Quaker Valley officials invite public to be a part of budget process
As Quaker Valley school directors and administrators wade through the 2013-14 budget, leaders are inviting taxpayers to meetings to learn about the district's financial progress.
Meetings are focused on a specific topic, with the first meeting designed to discuss district revenue.
“We spend a bulk of the time in discussion,” district spokeswoman Tina Vojtko said of the three meetings expected to begin March 5. “It's a great way to find out more about how schools are funded.”
Subsequent meetings planned for April and May are expected to offer discussions about district expenses and an overall wrap up, Vojtko said.
This is the first year for Quaker Valley to offer meetings focused on the district's budget.
District leaders chose to implement the meetings as a way to offer insight to how tax dollars are spent, Vojtko said.
“It's all about engagement and getting feedback from the community,” she said. “We put an awful lot out on our website, but it doesn't mean it's always easily understood.”
Among the topics Vojtko said she expects to be discussed include the public employee pensions funding and how the district plans to overcome it, cyber and charter school funding, transportation costs and the Allegheny County property reassessment.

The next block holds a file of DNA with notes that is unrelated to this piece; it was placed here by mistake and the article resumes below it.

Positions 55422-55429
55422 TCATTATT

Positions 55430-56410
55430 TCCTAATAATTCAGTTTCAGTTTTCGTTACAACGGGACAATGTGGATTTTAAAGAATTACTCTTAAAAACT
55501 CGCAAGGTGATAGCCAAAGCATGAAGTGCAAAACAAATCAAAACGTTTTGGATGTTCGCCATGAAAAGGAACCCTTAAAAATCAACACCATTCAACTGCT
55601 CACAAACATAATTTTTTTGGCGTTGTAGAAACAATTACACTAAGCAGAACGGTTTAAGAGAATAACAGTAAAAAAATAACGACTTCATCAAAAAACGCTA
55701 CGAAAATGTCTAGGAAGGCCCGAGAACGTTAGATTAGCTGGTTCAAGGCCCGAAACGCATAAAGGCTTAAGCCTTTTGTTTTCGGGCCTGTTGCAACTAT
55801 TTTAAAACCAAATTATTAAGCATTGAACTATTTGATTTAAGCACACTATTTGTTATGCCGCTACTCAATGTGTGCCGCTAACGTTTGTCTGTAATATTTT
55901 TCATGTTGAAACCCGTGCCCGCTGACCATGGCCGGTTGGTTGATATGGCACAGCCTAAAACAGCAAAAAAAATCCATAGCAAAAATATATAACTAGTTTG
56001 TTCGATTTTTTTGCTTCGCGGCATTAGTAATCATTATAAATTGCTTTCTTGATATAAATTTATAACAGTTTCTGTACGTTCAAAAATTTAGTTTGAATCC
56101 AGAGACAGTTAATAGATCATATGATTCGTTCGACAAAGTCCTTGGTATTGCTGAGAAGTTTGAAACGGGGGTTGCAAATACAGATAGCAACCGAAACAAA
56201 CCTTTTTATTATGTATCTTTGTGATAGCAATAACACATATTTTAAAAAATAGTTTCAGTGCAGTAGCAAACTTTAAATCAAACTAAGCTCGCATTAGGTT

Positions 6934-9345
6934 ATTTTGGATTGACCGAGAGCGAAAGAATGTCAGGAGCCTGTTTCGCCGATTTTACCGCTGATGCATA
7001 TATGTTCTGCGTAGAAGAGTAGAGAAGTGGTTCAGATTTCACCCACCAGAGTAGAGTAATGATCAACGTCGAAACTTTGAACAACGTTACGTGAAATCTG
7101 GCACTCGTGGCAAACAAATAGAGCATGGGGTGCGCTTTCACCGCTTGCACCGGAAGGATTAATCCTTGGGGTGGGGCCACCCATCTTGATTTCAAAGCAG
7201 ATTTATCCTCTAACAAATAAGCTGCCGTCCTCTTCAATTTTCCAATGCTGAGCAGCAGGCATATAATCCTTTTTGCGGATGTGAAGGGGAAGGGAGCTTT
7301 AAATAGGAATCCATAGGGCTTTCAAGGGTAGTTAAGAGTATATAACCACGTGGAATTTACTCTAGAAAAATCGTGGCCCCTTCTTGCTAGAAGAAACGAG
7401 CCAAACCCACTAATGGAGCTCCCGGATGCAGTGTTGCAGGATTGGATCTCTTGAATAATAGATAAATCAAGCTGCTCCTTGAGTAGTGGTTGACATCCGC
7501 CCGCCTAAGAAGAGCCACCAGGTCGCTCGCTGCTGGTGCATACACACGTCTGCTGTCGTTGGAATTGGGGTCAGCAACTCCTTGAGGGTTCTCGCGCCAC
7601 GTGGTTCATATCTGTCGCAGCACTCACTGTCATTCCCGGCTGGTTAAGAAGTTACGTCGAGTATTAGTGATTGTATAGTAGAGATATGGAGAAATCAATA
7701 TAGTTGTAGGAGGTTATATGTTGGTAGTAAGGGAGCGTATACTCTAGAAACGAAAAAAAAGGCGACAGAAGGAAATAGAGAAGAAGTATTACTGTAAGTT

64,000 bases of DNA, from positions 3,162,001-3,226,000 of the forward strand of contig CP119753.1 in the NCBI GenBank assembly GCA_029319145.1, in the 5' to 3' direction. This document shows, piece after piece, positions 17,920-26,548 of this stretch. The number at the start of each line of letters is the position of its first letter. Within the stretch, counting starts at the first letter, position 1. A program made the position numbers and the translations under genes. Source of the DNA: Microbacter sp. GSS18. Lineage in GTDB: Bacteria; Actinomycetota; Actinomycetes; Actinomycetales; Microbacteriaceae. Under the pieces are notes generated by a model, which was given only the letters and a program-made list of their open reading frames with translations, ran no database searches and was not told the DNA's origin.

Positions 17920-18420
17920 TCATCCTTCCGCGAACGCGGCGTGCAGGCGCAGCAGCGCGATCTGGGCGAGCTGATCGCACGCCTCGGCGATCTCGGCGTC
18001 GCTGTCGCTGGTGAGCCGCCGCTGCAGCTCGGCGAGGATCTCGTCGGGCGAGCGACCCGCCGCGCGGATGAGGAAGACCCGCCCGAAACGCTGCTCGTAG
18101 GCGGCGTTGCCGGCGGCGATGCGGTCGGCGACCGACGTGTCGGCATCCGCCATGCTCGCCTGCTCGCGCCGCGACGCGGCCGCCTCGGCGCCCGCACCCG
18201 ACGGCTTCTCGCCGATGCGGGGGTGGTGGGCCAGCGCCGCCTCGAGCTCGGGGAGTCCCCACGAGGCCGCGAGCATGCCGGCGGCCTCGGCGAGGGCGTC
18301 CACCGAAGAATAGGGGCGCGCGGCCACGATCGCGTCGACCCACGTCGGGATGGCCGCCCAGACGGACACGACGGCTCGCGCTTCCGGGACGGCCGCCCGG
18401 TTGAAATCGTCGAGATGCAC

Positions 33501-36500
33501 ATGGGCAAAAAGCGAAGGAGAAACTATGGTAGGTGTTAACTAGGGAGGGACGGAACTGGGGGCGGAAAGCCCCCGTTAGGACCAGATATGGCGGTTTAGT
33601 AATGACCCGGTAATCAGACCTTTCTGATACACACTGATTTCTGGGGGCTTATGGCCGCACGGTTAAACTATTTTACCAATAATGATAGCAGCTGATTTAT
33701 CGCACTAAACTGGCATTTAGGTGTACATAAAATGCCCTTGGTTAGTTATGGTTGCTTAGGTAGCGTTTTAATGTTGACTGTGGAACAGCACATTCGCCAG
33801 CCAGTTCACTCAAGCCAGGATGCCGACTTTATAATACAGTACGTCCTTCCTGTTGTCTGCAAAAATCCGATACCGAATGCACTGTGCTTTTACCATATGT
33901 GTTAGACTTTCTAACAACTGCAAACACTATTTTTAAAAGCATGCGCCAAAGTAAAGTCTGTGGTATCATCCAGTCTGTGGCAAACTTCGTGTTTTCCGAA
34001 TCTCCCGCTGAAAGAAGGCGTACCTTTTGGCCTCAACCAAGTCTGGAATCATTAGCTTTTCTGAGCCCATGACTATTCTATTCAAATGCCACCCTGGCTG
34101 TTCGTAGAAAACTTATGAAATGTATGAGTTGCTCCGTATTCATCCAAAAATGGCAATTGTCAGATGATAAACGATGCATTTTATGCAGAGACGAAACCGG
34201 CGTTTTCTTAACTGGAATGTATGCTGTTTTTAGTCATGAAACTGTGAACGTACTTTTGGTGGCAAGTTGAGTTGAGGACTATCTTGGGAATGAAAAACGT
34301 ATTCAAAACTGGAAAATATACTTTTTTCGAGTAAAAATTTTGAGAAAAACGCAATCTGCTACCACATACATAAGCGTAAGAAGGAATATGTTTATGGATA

“The assessment is so confusing and convoluted,” Vojtko said. “Just because your assessment went up, doesn't necessarily mean your taxes will go up.”
School board members approved a resolution in November that limits any 2013-14 tax increase to within the inflationary index set by the state Department of Education.
The index for 2013-14 is 1.7 percent, which would allow Quaker Valley a potential increase of up to 0.36125 mills. The district's current millage rate is 21.25 mills. But school directors pledged to not raise taxes for the 2013-14 budget, Superintendent Joseph Clapper said.
“We are seeking opportunities to improve efficiencies and reduce costs while maintaining the highest quality educational program,” he said. “I am confident that we will deliver a 2013-14 budget that will not require a local tax increase.”
Bobby Cherry is a staff writer for Trib Total Media. He can be reached at 412-324-1408 or email@example.com.
Add Bobby Cherry to your Google+ circles.
Show commenting policy
TribLive commenting policy
- Quaker Valley plans to transform middle school library
- Exchange programs enrich lives of foreign, Sewickley-area students
- Integrity at heart of long-standing Sewickley auto shop
- 2 Sewickley churches recognize past, celebrate future
- Sewickley church turns to social media
- Fiddling skills take Sewickley Academy grad to Scotland
- Hoedown, chili cookoff to benefit Fern Hollow Nature Center
- Future of former St. James Convent remains unclear